I’m going to throw out the last argument for now because I think it’s ridiculous. The Tigers did not make the playoffs because of Miguel Cabrera. The Tigers made the playoffs because the other four teams in the American League Central aren’t any good. The Angels had a better record than Detroit, they had a better September record than Detroit, they were quite a bit better with Trout in the lineup than Detroit was with Cabrera in the lineup even though they played in a much tougher division. The Tigers making the playoffs may have turned some voters ... but that doesn’t make this argument logical in any way. You shouldn’t vote Miguel Cabrera MVP because the Cleveland Indians stink and the Minnesota Twins collapsed and the Chicago White Sox were a five-month mirage.
So really the Cabrera argument comes down to the Triple Crown -- its power, its history, its awesomeness.
And Mike Trout’s argument? Well, it’s remarkably similar to the 1942 Gordon argument in this way: The argument is that when you take the entire package -- hitting, power, defense, base stealing, base running -- Trout was the better player. That’s the whole thing: Cabrera might have had the flashy Triple Crown numbers but Trout was better. Same case as Gordon over Williams in 1942.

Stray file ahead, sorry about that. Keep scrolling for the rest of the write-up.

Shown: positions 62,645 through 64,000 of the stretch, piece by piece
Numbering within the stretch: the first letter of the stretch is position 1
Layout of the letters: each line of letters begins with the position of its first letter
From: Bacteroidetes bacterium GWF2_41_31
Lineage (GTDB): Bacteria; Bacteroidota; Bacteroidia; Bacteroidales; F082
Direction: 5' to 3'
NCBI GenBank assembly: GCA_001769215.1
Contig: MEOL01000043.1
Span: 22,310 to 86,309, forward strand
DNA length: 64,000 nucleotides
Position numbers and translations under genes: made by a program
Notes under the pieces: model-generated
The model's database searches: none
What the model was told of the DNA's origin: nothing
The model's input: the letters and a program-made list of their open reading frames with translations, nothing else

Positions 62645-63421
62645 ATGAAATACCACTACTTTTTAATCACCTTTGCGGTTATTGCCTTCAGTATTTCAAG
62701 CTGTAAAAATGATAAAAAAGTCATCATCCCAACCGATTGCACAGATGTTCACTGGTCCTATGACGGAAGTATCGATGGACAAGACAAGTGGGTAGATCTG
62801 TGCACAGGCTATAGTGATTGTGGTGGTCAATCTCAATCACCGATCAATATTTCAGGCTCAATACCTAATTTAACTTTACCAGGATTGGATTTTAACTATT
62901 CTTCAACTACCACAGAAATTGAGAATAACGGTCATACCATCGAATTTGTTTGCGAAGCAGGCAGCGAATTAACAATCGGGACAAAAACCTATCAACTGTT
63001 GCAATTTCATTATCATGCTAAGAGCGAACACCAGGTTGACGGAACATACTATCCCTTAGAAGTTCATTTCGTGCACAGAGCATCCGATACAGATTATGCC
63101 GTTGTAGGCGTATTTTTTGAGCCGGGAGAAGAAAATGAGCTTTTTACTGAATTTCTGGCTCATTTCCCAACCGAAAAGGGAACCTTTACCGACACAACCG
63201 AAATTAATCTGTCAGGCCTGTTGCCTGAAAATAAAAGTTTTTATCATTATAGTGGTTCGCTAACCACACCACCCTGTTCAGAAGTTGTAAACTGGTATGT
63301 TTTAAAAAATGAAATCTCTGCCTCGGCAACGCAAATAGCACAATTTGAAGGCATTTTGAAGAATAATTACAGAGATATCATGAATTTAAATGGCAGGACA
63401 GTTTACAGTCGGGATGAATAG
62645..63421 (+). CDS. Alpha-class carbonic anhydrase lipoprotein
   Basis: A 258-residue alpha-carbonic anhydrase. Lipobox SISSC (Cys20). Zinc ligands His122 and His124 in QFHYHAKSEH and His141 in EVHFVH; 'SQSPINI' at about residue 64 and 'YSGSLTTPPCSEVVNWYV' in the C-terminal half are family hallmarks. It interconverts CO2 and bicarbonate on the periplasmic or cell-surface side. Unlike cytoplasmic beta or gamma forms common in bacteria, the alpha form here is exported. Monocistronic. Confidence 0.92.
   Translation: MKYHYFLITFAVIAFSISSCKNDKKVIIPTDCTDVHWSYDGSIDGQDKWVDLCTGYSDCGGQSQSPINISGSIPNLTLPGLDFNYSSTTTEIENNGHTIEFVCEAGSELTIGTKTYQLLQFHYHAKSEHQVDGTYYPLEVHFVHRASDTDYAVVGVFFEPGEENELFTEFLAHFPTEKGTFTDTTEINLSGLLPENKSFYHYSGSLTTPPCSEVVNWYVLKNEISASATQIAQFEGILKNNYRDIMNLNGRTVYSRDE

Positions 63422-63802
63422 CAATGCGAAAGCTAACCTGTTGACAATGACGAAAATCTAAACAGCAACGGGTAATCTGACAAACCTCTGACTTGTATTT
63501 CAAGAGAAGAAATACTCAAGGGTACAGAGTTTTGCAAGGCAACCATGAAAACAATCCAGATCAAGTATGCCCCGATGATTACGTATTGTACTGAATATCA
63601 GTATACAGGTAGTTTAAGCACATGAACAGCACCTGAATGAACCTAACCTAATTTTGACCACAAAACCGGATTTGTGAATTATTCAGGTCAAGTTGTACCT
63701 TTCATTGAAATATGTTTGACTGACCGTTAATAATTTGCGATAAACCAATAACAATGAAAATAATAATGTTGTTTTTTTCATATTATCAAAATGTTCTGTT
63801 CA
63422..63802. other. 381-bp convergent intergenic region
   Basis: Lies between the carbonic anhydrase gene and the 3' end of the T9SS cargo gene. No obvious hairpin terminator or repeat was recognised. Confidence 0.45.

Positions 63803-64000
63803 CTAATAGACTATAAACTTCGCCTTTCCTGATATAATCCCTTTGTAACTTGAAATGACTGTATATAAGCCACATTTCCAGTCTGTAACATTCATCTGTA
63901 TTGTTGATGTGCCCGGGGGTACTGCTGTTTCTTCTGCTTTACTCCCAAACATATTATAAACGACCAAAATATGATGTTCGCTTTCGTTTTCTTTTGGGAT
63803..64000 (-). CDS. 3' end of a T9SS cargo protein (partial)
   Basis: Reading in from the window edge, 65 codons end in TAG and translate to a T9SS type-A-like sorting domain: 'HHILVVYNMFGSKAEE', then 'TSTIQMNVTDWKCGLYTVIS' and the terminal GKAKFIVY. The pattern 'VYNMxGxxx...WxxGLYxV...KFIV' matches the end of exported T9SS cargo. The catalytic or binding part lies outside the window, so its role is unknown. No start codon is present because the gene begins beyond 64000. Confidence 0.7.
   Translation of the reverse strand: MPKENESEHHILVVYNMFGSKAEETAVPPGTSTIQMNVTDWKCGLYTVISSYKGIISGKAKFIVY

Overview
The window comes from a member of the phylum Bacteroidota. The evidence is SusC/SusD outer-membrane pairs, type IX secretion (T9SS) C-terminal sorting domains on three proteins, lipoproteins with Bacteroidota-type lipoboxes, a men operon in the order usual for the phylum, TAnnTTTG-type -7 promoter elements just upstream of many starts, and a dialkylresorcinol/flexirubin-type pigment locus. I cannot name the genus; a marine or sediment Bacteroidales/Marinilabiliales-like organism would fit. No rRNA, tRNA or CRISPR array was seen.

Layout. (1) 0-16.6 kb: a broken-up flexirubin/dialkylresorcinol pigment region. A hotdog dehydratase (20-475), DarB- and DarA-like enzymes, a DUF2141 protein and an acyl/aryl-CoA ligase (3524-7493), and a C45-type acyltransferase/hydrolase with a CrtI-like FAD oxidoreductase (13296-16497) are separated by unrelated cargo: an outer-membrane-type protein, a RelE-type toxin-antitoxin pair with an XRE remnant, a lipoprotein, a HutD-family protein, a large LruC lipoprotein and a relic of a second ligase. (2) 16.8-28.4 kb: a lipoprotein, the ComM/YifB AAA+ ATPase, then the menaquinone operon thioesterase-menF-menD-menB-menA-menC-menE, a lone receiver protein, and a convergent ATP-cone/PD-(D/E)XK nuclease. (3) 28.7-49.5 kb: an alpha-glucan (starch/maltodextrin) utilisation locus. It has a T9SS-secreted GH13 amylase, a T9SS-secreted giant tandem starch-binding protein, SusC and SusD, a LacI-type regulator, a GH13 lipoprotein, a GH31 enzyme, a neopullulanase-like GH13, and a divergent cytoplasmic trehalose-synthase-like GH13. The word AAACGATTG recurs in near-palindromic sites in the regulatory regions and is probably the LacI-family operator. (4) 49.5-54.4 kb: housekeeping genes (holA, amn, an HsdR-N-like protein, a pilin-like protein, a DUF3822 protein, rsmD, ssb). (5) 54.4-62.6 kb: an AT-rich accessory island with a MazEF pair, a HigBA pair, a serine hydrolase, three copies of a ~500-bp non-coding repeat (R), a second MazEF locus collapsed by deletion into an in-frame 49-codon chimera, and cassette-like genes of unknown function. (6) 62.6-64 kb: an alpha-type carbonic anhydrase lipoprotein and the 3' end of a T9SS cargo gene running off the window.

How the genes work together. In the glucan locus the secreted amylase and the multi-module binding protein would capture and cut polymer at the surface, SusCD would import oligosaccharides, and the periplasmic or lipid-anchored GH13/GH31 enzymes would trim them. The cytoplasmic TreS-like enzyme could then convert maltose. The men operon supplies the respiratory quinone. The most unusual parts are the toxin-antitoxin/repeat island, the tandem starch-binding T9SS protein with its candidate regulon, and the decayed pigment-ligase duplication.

The thing, though, is that unlike 1942, this isn’t some made-up thing where people are just guessing at value. There are numerous advanced stats that try to measure the whole player. All of them -- ALL of them -- say Mike Trout had the better year.
Baseball Reference WAR
Mike Trout: 10.7
Miguel Cabrera: 6.9
Mike Trout, 10.0
Miguel Cabrera, 7.1
Baseball Prospectus WARP
Mike Trout, 9.1
Miguel Cabrera, 6.1
Bill James’ Total Runs
Mike Trout: 173
Miguel Cabrera: 150